Hail Spirit Noir album review – Mayhem In Blue

Avant-garde Greeks Hail Spirit Noir get infected with Norway’s mutant strain on new album

Hail Spirit Noir album cover

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Black metal and prog rock first cosied up for a trip to the circus in 1997 with Arcturus’s La Masquerade Infernale, and Mayhem In Blue sounds like the sonic offspring of that peculiar blind date has come of age.

This Greek trio claim their third album explores their “aggressive side”, and righteous opener I Mean You Harm follows through with a snarling Nocturno Culto-style rasp and an irresistible, if familiar-sounding, black’n’roll headbang riff bringing to mind Slayer jamming with Motörhead, or Entombed circa Uprising.

On the title track, burbling sci-fi synths, playful Mellotron flutes, quirky acoustic flourishes and portentous clean vocal melodies suggest Hail Spirit Noir are trapped in 1994 and Darkthrone’s Transylvanian Hunger has never been written. Riders To Utopia makes a good fist of melding these strange bedfellows, though it can’t help sounding a bit arch, even camp, in a way that psych/prog BM tricksters like Oranssi Pazuzu or Meads Of Asphodel never do. Rather than assimilating and absorbing their disparate influences, HSN seem to take them in turns, but this is an entertainingly unorthodox album.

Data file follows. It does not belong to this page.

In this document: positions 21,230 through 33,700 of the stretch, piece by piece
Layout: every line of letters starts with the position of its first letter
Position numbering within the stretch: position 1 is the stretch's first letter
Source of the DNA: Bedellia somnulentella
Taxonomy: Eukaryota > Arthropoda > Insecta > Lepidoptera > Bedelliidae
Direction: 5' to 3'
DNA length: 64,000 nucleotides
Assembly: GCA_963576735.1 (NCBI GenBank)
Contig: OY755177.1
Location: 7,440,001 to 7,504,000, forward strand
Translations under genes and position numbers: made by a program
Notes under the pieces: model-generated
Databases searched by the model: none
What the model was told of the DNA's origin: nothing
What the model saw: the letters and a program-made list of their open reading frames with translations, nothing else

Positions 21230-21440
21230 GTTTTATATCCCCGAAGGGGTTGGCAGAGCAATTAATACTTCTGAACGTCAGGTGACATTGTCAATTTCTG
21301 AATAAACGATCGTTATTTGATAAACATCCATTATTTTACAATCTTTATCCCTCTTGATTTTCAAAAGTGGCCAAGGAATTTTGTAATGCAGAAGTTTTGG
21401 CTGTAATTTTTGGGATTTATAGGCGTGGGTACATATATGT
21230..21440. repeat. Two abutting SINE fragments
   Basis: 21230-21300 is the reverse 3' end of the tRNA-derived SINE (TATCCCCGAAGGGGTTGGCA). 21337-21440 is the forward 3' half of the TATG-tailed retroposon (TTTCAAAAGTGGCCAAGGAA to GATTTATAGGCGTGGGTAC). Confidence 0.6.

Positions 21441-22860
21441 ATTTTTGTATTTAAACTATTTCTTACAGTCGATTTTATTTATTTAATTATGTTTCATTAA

Chris Chantler

Chris has been writing about heavy metal since 2000, specialising in true/cult/epic/power/trad/NWOBHM and doom metal at now-defunct extreme music magazine Terrorizer. Since joining the Metal Hammer famileh in 2010 he developed a parallel career in kids' TV, winning a Writer's Guild of Great Britain Award for BBC1 series Little Howard's Big Question as well as writing episodes of Danger Mouse, Horrible Histories, Dennis & Gnasher Unleashed and The Furchester Hotel. His hobbies include drumming (slowly), exploring ancient woodland and watching ancient sitcoms.